(dir. David Gelb)
*First time viewing
The Lazarus Effect centers on a team of scientists who discover a serum to bring the dead back to life. When one of the scientists, Zoe, is killed by a freak lab accident, her husband resurrects her. The only problem is that Zoe’s soul has been left in hell and her body is left a violent killing machine.
There are a number of people who claim that good horror movies simply aren’t made anymore. This of course is bullshit, and anyone with a modicum of cinematic awareness knows this. Unfortunately for the people whose only knowledge in horror comes from bad studio-released star vehicles, The Lazarus Effect will only add further fuel to the ‘modern horror movies suck’ pyre. Without reservation, I can tell you that The Lazarus Effect is one of the worst, wide-released horror films of the modern era. Beyond just the laziness of its lame jump scares and lack of stakes, The Lazarus Effect is flat-out boring, completely devoid of personality in every aspect from the cast to the filmmaking. The cast, consisting of talented familiar faces given nothing to do, simply sit around and wait to be killed in the dull gray corridors of their locked lab. No one looks like they’re having any fun in this movie and it comes through in every frame.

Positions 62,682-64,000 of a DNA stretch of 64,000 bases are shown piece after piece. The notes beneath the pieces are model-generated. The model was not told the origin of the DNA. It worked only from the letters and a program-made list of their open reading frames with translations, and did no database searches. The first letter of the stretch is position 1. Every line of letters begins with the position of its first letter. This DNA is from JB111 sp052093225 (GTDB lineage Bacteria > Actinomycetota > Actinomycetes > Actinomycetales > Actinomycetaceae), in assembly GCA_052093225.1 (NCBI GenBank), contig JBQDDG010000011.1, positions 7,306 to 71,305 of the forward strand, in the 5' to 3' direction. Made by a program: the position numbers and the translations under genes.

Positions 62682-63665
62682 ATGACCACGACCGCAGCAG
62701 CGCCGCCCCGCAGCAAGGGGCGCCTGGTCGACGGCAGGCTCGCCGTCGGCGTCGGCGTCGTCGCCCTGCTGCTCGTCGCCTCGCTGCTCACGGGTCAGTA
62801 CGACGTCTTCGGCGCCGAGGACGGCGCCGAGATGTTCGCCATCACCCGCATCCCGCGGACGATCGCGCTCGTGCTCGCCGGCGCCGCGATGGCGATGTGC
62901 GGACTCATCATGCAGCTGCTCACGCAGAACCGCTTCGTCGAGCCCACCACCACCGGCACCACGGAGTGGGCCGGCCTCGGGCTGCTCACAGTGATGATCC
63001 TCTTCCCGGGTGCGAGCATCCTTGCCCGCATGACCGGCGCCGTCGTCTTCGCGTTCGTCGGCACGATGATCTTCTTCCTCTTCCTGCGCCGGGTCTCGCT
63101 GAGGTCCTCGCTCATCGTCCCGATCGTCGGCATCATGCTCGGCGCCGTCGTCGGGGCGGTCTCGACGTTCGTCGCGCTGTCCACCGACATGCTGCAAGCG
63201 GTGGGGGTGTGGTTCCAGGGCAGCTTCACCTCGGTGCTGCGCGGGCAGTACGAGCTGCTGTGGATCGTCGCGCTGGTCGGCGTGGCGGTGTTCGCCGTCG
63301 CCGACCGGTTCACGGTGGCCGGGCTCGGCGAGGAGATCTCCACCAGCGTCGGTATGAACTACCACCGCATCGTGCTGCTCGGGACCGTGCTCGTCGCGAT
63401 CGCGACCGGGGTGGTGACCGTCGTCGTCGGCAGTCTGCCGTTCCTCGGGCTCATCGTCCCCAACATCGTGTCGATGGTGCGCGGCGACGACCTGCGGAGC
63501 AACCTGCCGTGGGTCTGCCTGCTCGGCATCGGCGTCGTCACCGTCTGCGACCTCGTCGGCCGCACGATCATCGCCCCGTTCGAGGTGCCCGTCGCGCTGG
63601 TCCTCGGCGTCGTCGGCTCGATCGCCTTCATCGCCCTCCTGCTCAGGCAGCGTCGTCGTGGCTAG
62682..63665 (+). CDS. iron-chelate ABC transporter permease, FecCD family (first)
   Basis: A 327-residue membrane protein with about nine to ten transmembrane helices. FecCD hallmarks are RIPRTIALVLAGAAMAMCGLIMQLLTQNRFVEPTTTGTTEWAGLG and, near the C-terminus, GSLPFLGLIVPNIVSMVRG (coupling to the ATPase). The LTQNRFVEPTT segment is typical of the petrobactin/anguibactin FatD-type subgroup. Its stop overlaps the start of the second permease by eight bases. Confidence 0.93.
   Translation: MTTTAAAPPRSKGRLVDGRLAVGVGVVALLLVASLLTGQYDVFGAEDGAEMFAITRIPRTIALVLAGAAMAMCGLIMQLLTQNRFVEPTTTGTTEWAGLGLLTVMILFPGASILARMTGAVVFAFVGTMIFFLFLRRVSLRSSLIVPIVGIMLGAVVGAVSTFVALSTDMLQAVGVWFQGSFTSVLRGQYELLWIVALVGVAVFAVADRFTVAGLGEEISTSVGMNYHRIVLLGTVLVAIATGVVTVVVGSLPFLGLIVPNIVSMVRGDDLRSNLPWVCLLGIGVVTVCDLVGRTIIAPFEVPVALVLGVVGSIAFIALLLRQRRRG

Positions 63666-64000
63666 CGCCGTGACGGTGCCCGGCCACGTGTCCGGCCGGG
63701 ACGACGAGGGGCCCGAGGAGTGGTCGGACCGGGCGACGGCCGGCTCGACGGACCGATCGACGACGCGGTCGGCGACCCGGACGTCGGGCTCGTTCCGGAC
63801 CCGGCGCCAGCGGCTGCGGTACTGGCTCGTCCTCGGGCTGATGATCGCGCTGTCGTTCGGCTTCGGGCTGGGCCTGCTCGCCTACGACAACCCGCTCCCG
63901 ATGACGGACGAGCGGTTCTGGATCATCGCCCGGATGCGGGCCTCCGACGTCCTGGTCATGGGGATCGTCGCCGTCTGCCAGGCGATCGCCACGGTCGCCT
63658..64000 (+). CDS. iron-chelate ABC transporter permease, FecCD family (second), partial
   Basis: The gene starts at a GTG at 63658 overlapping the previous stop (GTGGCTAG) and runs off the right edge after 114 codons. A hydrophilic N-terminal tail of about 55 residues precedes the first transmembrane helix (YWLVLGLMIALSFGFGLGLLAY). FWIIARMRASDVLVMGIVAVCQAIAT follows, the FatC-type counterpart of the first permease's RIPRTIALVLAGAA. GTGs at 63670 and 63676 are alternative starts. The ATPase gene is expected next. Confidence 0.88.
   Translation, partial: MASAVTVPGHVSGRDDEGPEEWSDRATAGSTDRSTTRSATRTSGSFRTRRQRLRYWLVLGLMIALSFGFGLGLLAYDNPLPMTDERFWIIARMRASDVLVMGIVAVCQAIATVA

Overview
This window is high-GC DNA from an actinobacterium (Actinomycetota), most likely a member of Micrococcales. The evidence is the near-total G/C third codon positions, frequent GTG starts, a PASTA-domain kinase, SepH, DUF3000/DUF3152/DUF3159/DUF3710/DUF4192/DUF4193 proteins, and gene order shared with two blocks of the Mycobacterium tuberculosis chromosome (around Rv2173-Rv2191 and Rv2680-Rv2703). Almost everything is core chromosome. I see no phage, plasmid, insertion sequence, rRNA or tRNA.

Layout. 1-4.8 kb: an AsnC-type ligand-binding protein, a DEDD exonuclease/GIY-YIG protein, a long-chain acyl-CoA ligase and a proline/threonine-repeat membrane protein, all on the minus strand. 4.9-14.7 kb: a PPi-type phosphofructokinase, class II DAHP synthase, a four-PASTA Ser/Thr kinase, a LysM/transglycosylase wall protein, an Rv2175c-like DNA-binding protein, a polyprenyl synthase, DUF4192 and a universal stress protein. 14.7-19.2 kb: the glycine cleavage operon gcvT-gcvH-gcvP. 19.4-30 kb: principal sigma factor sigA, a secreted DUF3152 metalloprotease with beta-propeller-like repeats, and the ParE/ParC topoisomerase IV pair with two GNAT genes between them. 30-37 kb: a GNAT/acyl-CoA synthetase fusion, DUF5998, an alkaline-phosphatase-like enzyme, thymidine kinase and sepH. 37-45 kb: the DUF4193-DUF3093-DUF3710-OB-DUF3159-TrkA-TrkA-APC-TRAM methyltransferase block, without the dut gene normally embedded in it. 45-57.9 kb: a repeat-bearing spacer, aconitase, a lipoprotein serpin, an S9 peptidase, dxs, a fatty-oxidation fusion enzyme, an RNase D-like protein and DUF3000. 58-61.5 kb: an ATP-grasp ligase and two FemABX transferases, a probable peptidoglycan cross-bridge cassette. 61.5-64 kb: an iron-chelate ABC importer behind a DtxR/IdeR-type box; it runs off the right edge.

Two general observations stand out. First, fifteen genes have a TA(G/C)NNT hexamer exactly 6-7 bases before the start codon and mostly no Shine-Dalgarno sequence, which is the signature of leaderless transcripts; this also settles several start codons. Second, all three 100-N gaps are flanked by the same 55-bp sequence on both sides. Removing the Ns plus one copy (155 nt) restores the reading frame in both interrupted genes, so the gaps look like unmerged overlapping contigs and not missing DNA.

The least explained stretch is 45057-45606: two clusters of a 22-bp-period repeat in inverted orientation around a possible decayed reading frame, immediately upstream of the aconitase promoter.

It’s not so much the use of clichés that sink the film (even those can prove fun and effective with right creators and actors), it’s that every cliché feels like an afterthought. The dream sequences, power blackouts, soulless black eyes, and demonic voices are all seemingly used because it’s what other horror movies have done, not because it actually fits with the narrative setup or enhances the film. In theory, The Lazarus Effect could have at least been entertaining and stylish in its efforts to follow in the footsteps of Frankenstein and Re-Animator. Instead, we’re left with a bloodless, uneventful film that contributes nothing to the genre.
Scare Factor: 0/5 Simply awful all around. Its brisk 83 minute runtime is the film’s only positive attribute.